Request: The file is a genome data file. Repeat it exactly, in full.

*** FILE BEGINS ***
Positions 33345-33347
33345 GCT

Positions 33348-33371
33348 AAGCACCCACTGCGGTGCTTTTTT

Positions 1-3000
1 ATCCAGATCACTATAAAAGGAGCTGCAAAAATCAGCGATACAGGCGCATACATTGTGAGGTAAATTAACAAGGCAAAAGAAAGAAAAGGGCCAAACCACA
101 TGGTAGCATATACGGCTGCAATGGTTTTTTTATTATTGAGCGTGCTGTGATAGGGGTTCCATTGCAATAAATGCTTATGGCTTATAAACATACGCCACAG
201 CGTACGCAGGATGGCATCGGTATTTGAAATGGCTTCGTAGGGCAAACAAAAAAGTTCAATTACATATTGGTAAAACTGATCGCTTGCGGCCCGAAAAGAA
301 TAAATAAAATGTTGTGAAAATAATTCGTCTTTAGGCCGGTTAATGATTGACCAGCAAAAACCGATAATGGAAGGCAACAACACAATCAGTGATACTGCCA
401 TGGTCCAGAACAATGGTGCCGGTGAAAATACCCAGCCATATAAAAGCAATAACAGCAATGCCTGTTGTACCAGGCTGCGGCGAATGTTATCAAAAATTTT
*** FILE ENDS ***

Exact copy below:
Positions 33345-33347
33345 GCT

Positions 33348-33371
33348 AAGCACCCACTGCGGTGCTTTTTT

Positions 1-3000
1 ATCCAGATCACTATAAAAGGAGCTGCAAAAATCAGCGATACAGGCGCATACATTGTGAGGTAAATTAACAAGGCAAAAGAAAGAAAAGGGCCAAACCACA
101 TGGTAGCATATACGGCTGCAATGGTTTTTTTATTATTGAGCGTGCTGTGATAGGGGTTCCATTGCAATAAATGCTTATGGCTTATAAACATACGCCACAG
201 CGTACGCAGGATGGCATCGGTATTTGAAATGGCTTCGTAGGGCAAACAAAAAAGTTCAATTACATATTGGTAAAACTGATCGCTTGCGGCCCGAAAAGAA
301 TAAATAAAATGTTGTGAAAATAATTCGTCTTTAGGCCGGTTAATGATTGACCAGCAAAAACCGATAATGGAAGGCAACAACACAATCAGTGATACTGCCA
401 TGGTCCAGAACAATGGTGCCGGTGAAAATACCCAGCCATATAAAAGCAATAACAGCAATGCCTGTTGTACCAGGCTGCGGCGAATGTTATCAAAAATTTT